Actually, Naysayers, Change Is Inevitable

Sooner or later, every urban reformer is confronted with some local leader or newspaper commenter who rejects ideas to improve the way cities work, on the grounds that, essentially, cities don’t work that way now.

St. Louis' Washington Avenue loft area was once just a dream, but it now serves as powerful evidence of the desirability of urban life in the region. Photo: Urban Review STL

Today on the Streetsblog Network, Steve Patterson at Urban Review STL summarizes this phenomenon nicely:

The phrase “the reality is…” is often followed by statements reinforcing the status quo. This is usually presented as a rational perspective, but I see it as justification for not rocking the boat. Those who take this approach dismiss those of us who vision something other than what we have now as merely academic exercises.

Take downtown as one example. A dozen years ago these same types said things like “the reality is…”

  • “downtowns are dead”
  • “if people wanted lofts the market would’ve responded”
  • “Sure people want lofts in NYC or Chicago, but St. Louis isn’t either of those”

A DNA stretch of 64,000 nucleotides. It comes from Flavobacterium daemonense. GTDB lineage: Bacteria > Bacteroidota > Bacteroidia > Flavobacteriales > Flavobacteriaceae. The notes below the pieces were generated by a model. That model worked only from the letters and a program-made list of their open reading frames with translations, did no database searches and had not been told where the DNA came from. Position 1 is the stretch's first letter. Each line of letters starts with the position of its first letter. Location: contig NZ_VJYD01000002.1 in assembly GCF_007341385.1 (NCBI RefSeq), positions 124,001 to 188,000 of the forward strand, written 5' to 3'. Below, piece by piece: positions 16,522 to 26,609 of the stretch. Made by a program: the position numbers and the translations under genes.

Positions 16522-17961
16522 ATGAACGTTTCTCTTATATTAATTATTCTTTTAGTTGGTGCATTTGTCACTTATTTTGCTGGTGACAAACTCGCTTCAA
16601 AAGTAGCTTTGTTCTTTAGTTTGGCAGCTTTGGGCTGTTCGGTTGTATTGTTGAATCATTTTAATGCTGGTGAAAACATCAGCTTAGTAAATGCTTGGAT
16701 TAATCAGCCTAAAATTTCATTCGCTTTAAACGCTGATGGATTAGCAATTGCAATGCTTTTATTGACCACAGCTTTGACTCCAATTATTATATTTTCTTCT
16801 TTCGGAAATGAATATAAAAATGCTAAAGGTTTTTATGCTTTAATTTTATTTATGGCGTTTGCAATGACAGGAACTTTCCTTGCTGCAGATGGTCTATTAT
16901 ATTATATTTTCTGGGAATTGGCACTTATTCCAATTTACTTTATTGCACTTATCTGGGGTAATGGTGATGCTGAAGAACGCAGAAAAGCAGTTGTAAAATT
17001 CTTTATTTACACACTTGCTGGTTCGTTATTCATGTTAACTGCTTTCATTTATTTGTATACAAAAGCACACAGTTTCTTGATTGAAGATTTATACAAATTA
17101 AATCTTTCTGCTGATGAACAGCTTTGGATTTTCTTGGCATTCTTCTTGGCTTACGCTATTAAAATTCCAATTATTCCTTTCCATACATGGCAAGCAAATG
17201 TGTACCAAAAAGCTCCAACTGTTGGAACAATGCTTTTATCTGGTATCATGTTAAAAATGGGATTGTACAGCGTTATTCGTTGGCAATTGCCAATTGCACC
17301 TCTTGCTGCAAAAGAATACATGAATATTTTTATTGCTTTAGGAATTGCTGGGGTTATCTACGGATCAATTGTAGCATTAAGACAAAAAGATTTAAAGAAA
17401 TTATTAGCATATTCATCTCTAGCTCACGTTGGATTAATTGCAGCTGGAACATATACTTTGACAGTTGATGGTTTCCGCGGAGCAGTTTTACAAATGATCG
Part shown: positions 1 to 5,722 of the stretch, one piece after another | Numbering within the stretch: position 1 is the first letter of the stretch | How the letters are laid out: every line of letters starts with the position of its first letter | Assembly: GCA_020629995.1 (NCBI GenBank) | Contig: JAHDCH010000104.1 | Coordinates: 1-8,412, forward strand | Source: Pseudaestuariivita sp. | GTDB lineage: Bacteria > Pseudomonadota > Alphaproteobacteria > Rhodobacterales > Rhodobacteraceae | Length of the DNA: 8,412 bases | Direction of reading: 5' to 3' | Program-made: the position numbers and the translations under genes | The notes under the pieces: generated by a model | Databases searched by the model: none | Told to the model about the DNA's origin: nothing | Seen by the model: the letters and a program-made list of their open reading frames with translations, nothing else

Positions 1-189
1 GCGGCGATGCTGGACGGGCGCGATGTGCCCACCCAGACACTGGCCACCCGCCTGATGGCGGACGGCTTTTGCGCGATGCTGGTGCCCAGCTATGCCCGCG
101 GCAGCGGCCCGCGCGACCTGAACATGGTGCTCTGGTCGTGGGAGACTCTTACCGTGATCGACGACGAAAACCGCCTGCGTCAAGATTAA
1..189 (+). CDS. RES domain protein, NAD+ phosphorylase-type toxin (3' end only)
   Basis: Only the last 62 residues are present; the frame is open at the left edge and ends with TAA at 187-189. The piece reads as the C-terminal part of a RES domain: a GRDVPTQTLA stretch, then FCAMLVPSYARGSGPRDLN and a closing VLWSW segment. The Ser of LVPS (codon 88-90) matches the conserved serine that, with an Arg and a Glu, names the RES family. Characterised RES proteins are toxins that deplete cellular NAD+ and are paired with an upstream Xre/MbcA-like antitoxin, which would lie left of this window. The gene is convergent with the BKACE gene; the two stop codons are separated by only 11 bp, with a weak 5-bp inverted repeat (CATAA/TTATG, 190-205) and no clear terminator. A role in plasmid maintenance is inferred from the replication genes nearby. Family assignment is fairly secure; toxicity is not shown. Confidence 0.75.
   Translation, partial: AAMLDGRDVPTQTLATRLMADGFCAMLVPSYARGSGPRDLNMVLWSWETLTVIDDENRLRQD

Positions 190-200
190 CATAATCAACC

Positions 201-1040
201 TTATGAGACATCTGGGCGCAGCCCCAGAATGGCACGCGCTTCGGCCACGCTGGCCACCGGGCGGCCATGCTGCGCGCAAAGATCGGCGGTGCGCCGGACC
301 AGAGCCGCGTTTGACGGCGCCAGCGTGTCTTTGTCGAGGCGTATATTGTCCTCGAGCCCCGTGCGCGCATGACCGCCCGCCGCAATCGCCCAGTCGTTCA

These naysayers are excellent at explaining why the rest of us can’t reach our visions, freely giving every reason why what we want won’t possibly work. They keep saying these things even when others get together and find ways to do things differently. Smart money is in the suburbs, they’d say. But things change. Downtown, and urban neighborhoods, are still getting investment while many suburban areas struggle.

Change, as they say, is the only constant, and people who seek to halt or deny often end up on the wrong side of history.

Elsewhere on the Network today: Stop and Move writes that the Frenso Bee’s recent investigation of pedestrian deaths is mostly an exercise in shamelessly blaming the victims. Rebuilding Place in the Urban Space reports that Nantucket is seeking ways to reduce car traffic and preserve the quality of life that has made it a tourism destination. And Boston Biker shares a video from the Detroit Art Show, where a group of art students crashed the proceedings riding phantom bicycles.